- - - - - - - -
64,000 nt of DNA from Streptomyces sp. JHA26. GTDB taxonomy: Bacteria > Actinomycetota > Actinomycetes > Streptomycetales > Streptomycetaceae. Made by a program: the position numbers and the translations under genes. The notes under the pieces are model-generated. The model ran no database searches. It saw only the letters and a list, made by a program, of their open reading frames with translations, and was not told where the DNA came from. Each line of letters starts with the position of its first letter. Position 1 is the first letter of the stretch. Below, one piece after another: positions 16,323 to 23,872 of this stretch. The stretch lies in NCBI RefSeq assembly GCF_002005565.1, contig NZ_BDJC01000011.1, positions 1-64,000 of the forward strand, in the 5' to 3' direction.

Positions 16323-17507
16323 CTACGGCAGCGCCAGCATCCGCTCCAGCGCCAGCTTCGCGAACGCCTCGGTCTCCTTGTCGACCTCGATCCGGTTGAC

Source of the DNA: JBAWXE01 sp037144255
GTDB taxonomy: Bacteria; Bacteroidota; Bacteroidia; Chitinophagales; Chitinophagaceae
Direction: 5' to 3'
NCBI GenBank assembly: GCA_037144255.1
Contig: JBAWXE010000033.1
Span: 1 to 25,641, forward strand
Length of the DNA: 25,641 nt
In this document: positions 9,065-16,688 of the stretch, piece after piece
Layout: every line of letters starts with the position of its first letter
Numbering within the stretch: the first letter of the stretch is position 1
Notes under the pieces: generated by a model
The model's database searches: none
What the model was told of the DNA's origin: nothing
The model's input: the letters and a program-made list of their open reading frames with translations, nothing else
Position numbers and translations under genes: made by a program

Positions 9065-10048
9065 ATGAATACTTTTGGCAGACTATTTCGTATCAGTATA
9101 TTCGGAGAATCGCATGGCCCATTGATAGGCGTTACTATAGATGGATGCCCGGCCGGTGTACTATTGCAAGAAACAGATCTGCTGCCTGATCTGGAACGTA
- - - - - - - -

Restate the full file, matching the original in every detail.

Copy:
64,000 nt of DNA from Streptomyces sp. JHA26. GTDB taxonomy: Bacteria > Actinomycetota > Actinomycetes > Streptomycetales > Streptomycetaceae. Made by a program: the position numbers and the translations under genes. The notes under the pieces are model-generated. The model ran no database searches. It saw only the letters and a list, made by a program, of their open reading frames with translations, and was not told where the DNA came from. Each line of letters starts with the position of its first letter. Position 1 is the first letter of the stretch. Below, one piece after another: positions 16,323 to 23,872 of this stretch. The stretch lies in NCBI RefSeq assembly GCF_002005565.1, contig NZ_BDJC01000011.1, positions 1-64,000 of the forward strand, in the 5' to 3' direction.

Positions 16323-17507
16323 CTACGGCAGCGCCAGCATCCGCTCCAGCGCCAGCTTCGCGAACGCCTCGGTCTCCTTGTCGACCTCGATCCGGTTGAC

Source of the DNA: JBAWXE01 sp037144255
GTDB taxonomy: Bacteria; Bacteroidota; Bacteroidia; Chitinophagales; Chitinophagaceae
Direction: 5' to 3'
NCBI GenBank assembly: GCA_037144255.1
Contig: JBAWXE010000033.1
Span: 1 to 25,641, forward strand
Length of the DNA: 25,641 nt
In this document: positions 9,065-16,688 of the stretch, piece after piece
Layout: every line of letters starts with the position of its first letter
Numbering within the stretch: the first letter of the stretch is position 1
Notes under the pieces: generated by a model
The model's database searches: none
What the model was told of the DNA's origin: nothing
The model's input: the letters and a program-made list of their open reading frames with translations, nothing else
Position numbers and translations under genes: made by a program

Positions 9065-10048
9065 ATGAATACTTTTGGCAGACTATTTCGTATCAGTATA
9101 TTCGGAGAATCGCATGGCCCATTGATAGGCGTTACTATAGATGGATGCCCGGCCGGTGTACTATTGCAAGAAACAGATCTGCTGCCTGATCTGGAACGTA